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980 fast food AP
The effort for a $15 an hour minimum wage for fast food workers intensifies Thursday when they will go on strike in 100 cities across the country including several here in the Puget Sound area. (AP Photo/file)

Striking fast food workers' mindset is formula for bondage

Taken from Wednesday's edition of The Dori Monson Show.

The effort for a $15 an hour minimum wage for fast food workers intensifies Thursday when they will go on strike in 100 cities across the country including several here in the Puget Sound area.

The push is on and I will tell you, this story is so frustrating to anybody with half a brain because you see what is happening here. A lot of people don't really understand what is going on here. But I do. I understand exactly what is going on because I grew up in a household that had the mentality of, I wish somebody would give us something. And I saw early on, I recognized that that was a formula for bondage for the rest of your life.

If your life is centered around give me something, instead of being centered around I'm going to go create opportunities for myself - I kind of figured out when I was about 15-years-old I could either become a leach. I could continue this attitude that I was kind of raised with, quite frankly. I could either continue to be a leach and just whine about how unlucky I am and how unfair life is - you grow up poor, you have no shot, you have no connections, you have nothing - I could either be that person, or I could say, you know what, I'm going to bust loose from that.

I'm convinced the only way you can succeed in life is if you, at some point, decide I'm going to break loose from bondage.

Last night, I was driving and I turned on, of course, KIRO Radio, and Jason Rantz was hosting and he had a montage of fast food workers. This is a group of people in this montage - this is going to sound harsh - but this is a group of losers.

When I listened to these fast food workers in this montage, I thought these people have no shot. These people are life's losers and they will be forever, not because life is unfair, and not because their employer is not giving them enough money, but because what is inside their brain, and their heart, and their soul. They have no idea that they have to break free from bondage themselves. Here's what the fast food workers talking about the strike coming up Thursday had to say:

"It's crap. They make billions of dollars each year and when our registers be filled with thousands of dollars and they can't up our rate," said one woman who says she makes $7.40 an hour.

"I'm really tired of it already. Sometimes I work off the clock and my manager will get mad at me if I don't do what he says," said another man.

My manager will get mad at me if I don't do what he says. Does he think that that is unusual? My manager gets mad at me if I don't do what he says. Your manager gets mad if you don't do what he says. This guy is acting like this is some huge burden in his life, 'My manager gets mad at me if I don't do what he says.'

And then all of these people who are complaining about - I've got to work a second job. If I'm only making this much, I've got to work a second job. What is wrong with working a second job?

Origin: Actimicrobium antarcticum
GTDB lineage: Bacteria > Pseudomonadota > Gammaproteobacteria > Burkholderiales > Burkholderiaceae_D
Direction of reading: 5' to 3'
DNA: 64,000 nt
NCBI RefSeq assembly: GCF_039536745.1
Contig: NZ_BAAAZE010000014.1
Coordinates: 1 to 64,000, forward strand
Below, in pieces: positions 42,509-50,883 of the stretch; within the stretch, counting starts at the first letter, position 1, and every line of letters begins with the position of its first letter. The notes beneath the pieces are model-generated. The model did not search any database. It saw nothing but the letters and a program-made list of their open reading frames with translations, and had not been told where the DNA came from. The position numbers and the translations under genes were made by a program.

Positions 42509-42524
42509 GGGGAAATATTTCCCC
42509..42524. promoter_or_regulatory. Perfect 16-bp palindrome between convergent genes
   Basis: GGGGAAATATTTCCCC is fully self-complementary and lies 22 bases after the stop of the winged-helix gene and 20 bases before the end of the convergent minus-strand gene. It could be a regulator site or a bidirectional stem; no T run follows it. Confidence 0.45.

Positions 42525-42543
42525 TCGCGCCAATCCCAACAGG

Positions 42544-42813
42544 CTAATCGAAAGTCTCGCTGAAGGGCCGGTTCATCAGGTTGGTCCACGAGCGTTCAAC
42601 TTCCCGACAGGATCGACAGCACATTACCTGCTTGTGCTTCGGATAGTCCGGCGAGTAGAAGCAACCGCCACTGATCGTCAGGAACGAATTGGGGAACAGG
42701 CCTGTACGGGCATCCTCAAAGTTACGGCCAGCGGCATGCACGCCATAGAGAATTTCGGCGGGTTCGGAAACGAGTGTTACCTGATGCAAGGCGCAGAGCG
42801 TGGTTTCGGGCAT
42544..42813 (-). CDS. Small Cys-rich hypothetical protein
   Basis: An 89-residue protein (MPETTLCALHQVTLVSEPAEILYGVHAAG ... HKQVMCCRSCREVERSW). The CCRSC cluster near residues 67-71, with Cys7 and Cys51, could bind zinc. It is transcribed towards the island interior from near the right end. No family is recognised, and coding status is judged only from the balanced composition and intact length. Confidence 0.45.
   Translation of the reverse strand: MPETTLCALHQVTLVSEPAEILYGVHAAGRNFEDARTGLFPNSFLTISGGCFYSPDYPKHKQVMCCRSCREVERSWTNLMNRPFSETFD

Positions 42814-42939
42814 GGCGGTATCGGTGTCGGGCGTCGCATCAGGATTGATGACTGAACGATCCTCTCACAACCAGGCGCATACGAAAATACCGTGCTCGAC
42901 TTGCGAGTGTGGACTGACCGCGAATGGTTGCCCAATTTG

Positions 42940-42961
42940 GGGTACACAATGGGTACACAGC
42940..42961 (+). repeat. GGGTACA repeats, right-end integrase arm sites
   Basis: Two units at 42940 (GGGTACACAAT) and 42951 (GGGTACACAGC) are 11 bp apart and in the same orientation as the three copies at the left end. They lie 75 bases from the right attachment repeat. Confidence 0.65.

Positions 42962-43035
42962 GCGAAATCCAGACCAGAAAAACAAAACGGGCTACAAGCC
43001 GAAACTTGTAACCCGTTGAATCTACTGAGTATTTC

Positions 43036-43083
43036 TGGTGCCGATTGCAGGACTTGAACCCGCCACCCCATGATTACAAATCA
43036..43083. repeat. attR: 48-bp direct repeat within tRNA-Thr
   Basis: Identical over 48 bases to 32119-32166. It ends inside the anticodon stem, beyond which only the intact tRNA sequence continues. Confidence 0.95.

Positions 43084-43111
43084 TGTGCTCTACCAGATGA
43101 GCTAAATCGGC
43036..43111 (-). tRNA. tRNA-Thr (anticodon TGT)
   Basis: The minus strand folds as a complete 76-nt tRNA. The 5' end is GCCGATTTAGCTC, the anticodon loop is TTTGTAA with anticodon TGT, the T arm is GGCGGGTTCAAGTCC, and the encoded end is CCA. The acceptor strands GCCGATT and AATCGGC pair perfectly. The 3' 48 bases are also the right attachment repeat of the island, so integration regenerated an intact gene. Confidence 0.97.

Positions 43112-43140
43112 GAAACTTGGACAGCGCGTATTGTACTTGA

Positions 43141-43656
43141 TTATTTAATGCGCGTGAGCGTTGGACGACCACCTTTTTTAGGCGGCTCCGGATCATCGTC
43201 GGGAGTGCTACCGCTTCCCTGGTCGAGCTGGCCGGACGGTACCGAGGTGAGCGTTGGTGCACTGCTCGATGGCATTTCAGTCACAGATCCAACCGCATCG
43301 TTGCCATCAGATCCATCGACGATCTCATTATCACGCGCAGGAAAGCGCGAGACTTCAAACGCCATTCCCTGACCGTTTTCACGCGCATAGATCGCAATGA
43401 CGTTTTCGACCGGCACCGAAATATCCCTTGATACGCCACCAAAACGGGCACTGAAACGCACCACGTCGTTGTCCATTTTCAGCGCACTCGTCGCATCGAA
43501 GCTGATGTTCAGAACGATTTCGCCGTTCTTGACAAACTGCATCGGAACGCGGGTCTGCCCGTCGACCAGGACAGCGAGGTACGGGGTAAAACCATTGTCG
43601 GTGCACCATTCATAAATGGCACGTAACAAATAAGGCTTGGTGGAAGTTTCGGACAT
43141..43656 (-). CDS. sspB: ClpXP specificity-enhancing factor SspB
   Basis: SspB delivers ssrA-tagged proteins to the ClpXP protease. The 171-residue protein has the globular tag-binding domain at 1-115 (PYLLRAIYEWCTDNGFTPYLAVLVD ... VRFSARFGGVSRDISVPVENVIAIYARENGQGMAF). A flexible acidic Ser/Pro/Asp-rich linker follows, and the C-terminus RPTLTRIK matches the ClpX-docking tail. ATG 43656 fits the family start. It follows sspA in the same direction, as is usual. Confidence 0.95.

I literally cannot remember one moment in my life since I was 17 years old, when I only worked one job. Even today, I've arrived at a place where I'm comfortable. I certainly could get by on my radio salary.

My wife was pointing out to me a few days ago - and I'm kind of the extreme in the opposite direction - but there is about a six week period every year, from mid-November to the end of the year where I work roughly 105 hours a week, about 17 hours a day.

This show takes about 60 hours a week. The Seahawks stuff takes about 15. Coaching high school basketball takes about 30. You add it all up, it's about 105 hours a week. And I don't complain about that.

So big deal. Big deal that these people are complaining that because they might have to get a second job and work 50 or 60 hours a week. Sorry, that is the work ethic that allows you to succeed in life.

And for this guy to complain because his manager gets mad at him if he doesn't do what the manger says, that's just insanity here.

"Honestly I hate them, but it's a job for now," said the other woman in the fast-food worker montage.

I have never been ungrateful for a job that I had. When I was selling Time Life Books when I was 17 years old, that job sucked. I never hated jobs. I was always grateful, and the fact that this woman is willing to go on television and say I hate the people that have employed me, she has no chance in life.

If you are willing to go on TV and say I hate my employer. You are a, a loser, and b, you are consigned to a life of loserdom. That is not how you succeed in life. Who is going to want to hire this woman? If she ever acquired the job skills to qualify for more than a minimum wage job, who would hire her with that attitude? I would never hire that woman in a million years.

But this is the mentality because the labor unions and government, they want these people in bondage. They want them just scraping by, but they have to go to the unions to get any benefit they can get, and they have to go to government so that they can get their Obamaphone, and their Obamacare, and Obama will pay their mortgage, and Obama will put gas in their tank.

They are losers and that is why I'm frustrated. Go ahead, do your fast food strike. I'll absolutely stop eating fast food. You can destroy your business and then see if you can get $15 an hour doing something else. Good luck to this crowd.

Taken from Wednesday's edition of The Dori Monson Show.

JS

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